When I was a kid I was never that big of a fan Spaghetti. My parents made Spaghetti with such a lack of passion. I believe it was always the meal made when my parents were about at end of last week’s grocery shop. To many of us, our parents made Spaghetti the same way. That is they poured a large quantity of ground beef in a cast iron skillet, added some Prego, then they let it sizzle away. The grease would coagulate around the edges. Honor to the previous generation for this, as I still have my cast iron skillet I somehow absconded from my parents. Without introducing hyperbole, that cast iron pan is the oldest thing I still own. I truly cherish it.
The adventurous chef back then would add in some onions, garlic salt and Oregano. If it was made earlier in the week it had green peppers. My parents were cool that way, this is how they accidentally introduced me to Oregano . Still the Spaghetti of my parents was not something I looked forward to. In retrospect there were unusual customs and mores around eating Spaghetti.
You can not have milk with Spaghetti.
Do not make Spaghetti sandwiches with your Spaghetti.
Eat bread with Spaghetti . That was was quizzical in retrospect.
Of course wait 30 minutes before going swimming after eating Spaghetti.
And then on the following day my parents would prepare leftover Spaghetti. To this day I am perplexed that we actually ate the meal they prepared. My parents would dump the leftover Spaghetti in the same cast iron skillet. If I was really hungry I could quietly enjoy this Pennsylvania treat. Otherwise it was the dish from hell. The noodles were crispy and filled with grease. As kids, in this era, this is something we were expected to enjoy. In retrospect, I enjoy the choices my parents made on such limited information. They stretched one meal into another meal. I respect that. My kids may write the same essay years in the future about their parents making pho.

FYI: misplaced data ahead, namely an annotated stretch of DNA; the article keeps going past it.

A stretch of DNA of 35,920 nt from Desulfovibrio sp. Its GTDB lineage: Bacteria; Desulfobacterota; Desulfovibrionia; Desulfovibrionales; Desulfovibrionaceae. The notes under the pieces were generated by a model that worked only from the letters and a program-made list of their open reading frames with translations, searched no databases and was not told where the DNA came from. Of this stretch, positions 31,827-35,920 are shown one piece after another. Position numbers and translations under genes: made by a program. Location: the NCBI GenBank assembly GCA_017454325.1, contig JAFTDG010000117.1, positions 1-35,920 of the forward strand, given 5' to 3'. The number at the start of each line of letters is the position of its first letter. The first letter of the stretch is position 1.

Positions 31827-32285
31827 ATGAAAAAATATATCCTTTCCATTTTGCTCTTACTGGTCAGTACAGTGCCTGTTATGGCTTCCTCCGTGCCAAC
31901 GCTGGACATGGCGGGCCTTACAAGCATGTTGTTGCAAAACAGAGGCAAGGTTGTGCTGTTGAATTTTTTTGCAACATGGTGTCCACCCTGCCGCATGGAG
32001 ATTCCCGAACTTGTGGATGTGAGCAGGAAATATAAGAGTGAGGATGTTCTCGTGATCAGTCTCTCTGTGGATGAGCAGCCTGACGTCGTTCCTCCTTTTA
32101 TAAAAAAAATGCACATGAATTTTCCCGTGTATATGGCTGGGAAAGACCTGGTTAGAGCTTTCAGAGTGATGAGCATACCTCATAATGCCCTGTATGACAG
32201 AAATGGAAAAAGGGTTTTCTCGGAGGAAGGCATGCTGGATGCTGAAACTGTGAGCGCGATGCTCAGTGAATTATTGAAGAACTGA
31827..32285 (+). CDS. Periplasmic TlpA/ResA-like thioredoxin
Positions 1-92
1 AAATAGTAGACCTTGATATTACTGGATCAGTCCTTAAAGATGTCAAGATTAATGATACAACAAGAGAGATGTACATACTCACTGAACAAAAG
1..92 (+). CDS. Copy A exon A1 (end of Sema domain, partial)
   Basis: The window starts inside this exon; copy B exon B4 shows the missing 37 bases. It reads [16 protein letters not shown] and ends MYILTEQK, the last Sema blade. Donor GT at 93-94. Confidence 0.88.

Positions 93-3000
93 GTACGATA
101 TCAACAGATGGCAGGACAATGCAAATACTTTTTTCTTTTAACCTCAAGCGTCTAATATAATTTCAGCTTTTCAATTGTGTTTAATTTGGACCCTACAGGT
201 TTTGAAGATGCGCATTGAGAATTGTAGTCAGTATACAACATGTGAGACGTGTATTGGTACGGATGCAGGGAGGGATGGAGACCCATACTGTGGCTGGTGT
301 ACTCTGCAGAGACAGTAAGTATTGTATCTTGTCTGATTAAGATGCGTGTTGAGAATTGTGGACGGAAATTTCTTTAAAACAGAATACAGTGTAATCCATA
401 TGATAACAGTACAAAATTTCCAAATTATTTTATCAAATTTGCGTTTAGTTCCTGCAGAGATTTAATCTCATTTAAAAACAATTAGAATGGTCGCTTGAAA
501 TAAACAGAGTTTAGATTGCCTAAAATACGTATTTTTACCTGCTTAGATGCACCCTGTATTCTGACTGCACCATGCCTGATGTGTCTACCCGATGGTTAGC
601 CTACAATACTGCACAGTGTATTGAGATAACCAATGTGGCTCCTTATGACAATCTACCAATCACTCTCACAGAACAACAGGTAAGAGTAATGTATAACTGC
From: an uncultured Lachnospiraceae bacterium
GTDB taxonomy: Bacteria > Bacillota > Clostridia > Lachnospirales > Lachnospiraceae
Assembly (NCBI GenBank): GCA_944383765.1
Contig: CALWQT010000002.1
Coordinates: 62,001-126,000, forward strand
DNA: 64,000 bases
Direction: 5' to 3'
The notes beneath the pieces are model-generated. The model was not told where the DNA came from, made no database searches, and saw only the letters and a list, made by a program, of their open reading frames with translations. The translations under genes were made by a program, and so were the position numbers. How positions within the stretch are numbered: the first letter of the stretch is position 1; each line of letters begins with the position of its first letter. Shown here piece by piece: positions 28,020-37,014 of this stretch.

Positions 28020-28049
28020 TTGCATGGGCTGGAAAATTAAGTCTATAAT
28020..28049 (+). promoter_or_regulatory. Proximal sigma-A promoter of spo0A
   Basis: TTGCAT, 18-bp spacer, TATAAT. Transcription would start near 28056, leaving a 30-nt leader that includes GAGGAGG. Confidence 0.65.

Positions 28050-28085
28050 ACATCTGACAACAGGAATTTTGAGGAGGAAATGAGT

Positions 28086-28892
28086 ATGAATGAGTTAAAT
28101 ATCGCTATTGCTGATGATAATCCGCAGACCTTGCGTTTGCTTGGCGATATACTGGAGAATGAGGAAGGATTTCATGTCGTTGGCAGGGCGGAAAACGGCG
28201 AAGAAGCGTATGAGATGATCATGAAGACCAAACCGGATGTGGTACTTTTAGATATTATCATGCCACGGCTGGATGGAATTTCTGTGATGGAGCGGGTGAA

We did love to go our Aunt Kitty’s house for Spaghetti. Aunt Kitty, She made real Spaghetti. She was of Italian descent and I was always amazed somebody could own a vessel of olive oil that large. Aunt Kitty’s spaghetti was a work of art before I knew art existed. Growing up in Pennsylvania Dutch country had its own little paradoxes. My cousins, obviously her kids, referred to Spaghetti as Italian Sauerkraut.
We all move out of our parents house and we drag some of the memories both pleasant and unpleasant. When I was in my early twenties I took up long distance running with voracity. I read every article about running, running attire as well as the proper diets in order to compete. In the eighties the rage was pasta. Running lore, was that your diet should consist of 40 percent carbohydrates, 30 percent protein and 30 percent I believe it was fruits and vegetables. So needless to say I ate plenty of pasta and it was usually in the form of Spaghetti. I remember one evening of enlightenment when my neighbor made Spaghetti for me. At the age of twenty three we no so little about the world.